The biggest issues Maryland individuals face when contemplating a divorce can likely be about money. The idea of going from a financially stable home to venturing off into the financially unknown can be a stressful thought for anyone. However, for senior citizens facing these unsettling thoughts, there may be good news. People who divorce may also be entitled to retirement benefits from their former spouse.
There are certain guidelines that must be met in order to receive a former spouse's retirement benefits. If all of the social security is still in tact -- meaning there has not been any amount taken out before the full retirement age -- people are entitled to up to 50 percent of their former spouse's benefits. If the spouse looking into applying for these benefits already has their own retirement, the amount that is given is only from which check is larger. There cannot be funds disbursed from the ex-spouse and the one applying.
If the spouse applying for these benefits wants to remarry, the benefits can no longer be collected. This can be subject to change, though, if the marriage ends. In addition, if the former spouse passes away, there is still a possibility of accumulating survivor benefits. This, in most cases, is up to 100 percent of the entire benefits. These can kick in as soon as the surviving spouse reaches 60 years of age, but only if they do not remarry before then, or if they get married and then divorced.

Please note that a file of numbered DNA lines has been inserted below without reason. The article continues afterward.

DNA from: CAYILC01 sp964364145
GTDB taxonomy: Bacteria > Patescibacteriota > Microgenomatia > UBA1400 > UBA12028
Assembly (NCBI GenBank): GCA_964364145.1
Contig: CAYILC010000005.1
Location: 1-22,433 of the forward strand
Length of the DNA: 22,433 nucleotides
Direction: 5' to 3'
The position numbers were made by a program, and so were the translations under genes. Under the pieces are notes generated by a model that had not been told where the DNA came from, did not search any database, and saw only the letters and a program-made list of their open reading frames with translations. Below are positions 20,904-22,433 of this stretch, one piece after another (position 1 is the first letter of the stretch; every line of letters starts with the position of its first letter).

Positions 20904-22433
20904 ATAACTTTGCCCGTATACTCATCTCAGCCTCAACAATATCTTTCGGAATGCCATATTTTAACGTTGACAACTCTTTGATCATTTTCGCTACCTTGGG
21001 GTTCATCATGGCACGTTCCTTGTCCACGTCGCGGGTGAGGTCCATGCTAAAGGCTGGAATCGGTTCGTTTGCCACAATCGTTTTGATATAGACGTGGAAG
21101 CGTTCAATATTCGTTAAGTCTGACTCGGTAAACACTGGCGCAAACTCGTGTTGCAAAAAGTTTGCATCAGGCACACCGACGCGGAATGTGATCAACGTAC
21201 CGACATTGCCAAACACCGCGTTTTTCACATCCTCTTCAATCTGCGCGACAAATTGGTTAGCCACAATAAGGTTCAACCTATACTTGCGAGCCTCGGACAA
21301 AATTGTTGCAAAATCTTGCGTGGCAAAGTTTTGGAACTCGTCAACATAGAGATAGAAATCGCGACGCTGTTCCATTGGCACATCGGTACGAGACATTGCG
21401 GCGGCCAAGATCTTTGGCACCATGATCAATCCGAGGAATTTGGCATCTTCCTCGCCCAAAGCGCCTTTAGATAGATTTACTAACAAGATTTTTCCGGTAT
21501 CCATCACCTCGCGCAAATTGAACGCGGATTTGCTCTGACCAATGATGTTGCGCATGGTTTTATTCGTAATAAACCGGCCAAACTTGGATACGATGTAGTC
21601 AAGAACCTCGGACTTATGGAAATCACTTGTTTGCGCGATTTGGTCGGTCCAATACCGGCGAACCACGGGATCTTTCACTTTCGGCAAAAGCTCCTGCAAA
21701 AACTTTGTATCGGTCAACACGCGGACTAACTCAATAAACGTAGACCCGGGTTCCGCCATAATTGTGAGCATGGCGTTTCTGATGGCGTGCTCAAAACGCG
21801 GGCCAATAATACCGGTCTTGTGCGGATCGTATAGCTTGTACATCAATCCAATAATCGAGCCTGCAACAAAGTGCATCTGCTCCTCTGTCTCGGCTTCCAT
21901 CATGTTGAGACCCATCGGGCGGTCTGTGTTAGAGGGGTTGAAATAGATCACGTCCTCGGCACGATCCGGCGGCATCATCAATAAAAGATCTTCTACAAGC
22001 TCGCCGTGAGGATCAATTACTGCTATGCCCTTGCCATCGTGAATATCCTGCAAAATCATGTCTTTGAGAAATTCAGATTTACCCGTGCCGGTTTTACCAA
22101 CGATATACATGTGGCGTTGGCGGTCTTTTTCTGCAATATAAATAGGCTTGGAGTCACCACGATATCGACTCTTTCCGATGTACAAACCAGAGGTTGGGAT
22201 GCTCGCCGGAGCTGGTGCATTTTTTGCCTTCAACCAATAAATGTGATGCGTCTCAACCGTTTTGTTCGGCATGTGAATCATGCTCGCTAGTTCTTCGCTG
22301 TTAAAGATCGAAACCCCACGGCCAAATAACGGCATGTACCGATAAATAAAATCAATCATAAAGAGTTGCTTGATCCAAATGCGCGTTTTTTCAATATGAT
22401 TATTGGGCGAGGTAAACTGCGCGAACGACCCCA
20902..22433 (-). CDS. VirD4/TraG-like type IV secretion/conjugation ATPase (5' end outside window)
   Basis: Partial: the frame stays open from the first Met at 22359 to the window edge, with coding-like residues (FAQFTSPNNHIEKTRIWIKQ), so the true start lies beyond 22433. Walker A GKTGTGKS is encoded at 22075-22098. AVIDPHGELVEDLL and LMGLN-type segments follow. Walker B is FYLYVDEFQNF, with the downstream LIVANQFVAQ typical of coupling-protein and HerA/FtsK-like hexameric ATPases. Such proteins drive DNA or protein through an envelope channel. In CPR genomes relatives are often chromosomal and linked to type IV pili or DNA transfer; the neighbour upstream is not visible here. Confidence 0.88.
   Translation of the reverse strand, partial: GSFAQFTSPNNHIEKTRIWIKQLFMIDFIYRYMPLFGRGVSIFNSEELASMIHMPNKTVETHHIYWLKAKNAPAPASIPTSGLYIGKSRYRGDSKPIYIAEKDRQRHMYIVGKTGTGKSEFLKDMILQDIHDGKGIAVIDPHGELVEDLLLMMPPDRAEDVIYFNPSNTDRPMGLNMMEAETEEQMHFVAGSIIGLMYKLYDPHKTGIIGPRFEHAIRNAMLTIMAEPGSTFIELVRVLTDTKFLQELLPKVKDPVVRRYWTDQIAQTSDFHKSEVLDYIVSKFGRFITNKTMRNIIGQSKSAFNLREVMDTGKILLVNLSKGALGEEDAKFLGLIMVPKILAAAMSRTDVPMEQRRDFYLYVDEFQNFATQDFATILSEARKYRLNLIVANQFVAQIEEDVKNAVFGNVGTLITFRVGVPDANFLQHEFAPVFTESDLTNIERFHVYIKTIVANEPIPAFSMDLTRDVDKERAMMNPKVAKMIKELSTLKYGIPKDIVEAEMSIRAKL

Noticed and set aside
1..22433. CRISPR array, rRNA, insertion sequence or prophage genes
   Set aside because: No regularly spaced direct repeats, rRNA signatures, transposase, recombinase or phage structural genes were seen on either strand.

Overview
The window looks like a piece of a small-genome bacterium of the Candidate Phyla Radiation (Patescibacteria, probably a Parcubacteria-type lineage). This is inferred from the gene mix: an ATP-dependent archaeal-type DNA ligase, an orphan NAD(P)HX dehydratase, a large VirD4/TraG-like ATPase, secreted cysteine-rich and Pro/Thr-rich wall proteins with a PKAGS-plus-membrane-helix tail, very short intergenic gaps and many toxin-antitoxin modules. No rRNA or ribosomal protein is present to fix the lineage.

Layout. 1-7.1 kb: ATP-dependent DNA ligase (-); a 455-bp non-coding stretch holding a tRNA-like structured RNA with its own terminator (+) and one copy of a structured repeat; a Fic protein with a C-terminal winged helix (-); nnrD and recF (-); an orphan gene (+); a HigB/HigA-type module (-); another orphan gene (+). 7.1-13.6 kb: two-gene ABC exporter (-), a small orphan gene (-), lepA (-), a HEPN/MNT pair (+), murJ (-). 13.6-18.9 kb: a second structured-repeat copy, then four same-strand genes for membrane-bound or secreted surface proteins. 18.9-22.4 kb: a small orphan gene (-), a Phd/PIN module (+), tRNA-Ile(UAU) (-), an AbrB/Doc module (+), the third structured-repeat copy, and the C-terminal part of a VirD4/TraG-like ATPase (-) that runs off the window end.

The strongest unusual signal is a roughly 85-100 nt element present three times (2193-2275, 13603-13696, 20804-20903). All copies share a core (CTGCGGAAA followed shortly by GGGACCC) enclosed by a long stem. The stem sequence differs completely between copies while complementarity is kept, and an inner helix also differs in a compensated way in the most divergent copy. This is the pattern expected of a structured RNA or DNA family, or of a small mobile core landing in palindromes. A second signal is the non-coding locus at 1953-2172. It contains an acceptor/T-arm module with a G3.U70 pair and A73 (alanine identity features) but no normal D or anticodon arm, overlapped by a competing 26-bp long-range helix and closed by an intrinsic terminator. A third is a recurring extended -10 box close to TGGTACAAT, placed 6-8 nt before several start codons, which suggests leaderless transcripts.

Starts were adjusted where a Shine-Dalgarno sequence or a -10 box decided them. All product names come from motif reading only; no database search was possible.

Although there can be issues surrounding a Maryland divorce, situations can often be resolved with some knowledge of the surrounding laws. Should there be any cause for concern, it could prove beneficial to have a backup plan regarding finances at the end of a divorce. Surviving financially after a divorce does not need to be overwhelming.
Source: Huffington Post, How Divorce Can Affect Your Social Security, Jim T. Miller, Nov. 11, 2013